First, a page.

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How To Determine Your Income Tax Bracket

Federal Income Tax Brackets, Rates, and Filing Statuses

In order to properly file your federal income tax return and pay any tax that you owe, it is necessary to understand your income tax bracket, your filing status, and which income tax rate(s) apply to you.

There are currently 7 marginal income tax brackets, each with it’s own tax rate. There are also 5 federal filing statuses. Your income tax bracket and the amount of tax you owe will depend on your filing status and how much taxable income you earn during the year.

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This article discusses marginal income tax brackets, federal filing statuses, and income tax rates. This information will help you develop a tax strategy and prepare for the upcoming filing season.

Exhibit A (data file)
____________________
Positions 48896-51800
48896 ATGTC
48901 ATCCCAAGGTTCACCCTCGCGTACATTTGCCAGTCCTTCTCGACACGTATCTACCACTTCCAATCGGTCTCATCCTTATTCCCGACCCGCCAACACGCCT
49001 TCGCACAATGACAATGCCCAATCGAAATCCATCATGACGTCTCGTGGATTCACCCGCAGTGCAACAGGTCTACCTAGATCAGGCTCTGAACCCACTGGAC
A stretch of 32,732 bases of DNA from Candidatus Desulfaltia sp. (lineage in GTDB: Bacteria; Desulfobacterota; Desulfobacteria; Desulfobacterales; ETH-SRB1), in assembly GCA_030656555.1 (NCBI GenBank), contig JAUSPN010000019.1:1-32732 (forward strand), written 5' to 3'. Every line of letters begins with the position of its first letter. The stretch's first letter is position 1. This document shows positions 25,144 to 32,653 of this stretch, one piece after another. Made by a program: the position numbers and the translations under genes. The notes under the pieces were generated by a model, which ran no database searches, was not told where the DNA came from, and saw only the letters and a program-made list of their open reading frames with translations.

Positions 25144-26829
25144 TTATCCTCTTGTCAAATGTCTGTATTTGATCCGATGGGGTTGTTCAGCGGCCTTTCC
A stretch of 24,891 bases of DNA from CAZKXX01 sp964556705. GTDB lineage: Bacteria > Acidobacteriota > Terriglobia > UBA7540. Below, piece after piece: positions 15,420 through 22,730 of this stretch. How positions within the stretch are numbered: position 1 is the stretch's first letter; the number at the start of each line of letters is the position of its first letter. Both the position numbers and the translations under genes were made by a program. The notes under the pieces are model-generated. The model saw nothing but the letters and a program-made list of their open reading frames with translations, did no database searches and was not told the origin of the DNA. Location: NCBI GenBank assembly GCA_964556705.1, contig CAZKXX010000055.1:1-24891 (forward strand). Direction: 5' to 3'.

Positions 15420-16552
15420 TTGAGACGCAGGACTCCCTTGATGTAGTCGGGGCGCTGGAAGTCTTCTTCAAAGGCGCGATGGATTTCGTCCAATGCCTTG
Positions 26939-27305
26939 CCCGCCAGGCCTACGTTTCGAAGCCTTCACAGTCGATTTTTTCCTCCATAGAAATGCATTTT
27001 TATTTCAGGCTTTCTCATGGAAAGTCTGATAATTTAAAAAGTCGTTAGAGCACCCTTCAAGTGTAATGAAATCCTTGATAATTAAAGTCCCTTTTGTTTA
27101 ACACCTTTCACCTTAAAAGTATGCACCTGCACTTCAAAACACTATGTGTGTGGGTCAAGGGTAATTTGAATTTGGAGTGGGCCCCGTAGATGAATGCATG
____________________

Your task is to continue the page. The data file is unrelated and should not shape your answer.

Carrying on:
Marginal Income Tax Brackets

Your marginal income tax bracket basically represents the highest tax rate that you must pay on your income. There are currently 7 income tax brackets/rates for each federal filing status: 10%, 12%, 22%, 24%, 32%, 35%, and 37%.

The marginal tax bracket system is a gradual tax schedule – in other words, the more you earn, the more tax you pay. The amount of taxable income that you earn each year determines which tax bracket(s) you fall into. It is important to realize that only the money you earn within a certain bracket is taxed at that rate. This means that if you earned more in 2020 than you did in 2019 and thus moved into a higher tax bracket, only the money that falls within that higher tax bracket is taxed at the higher rate.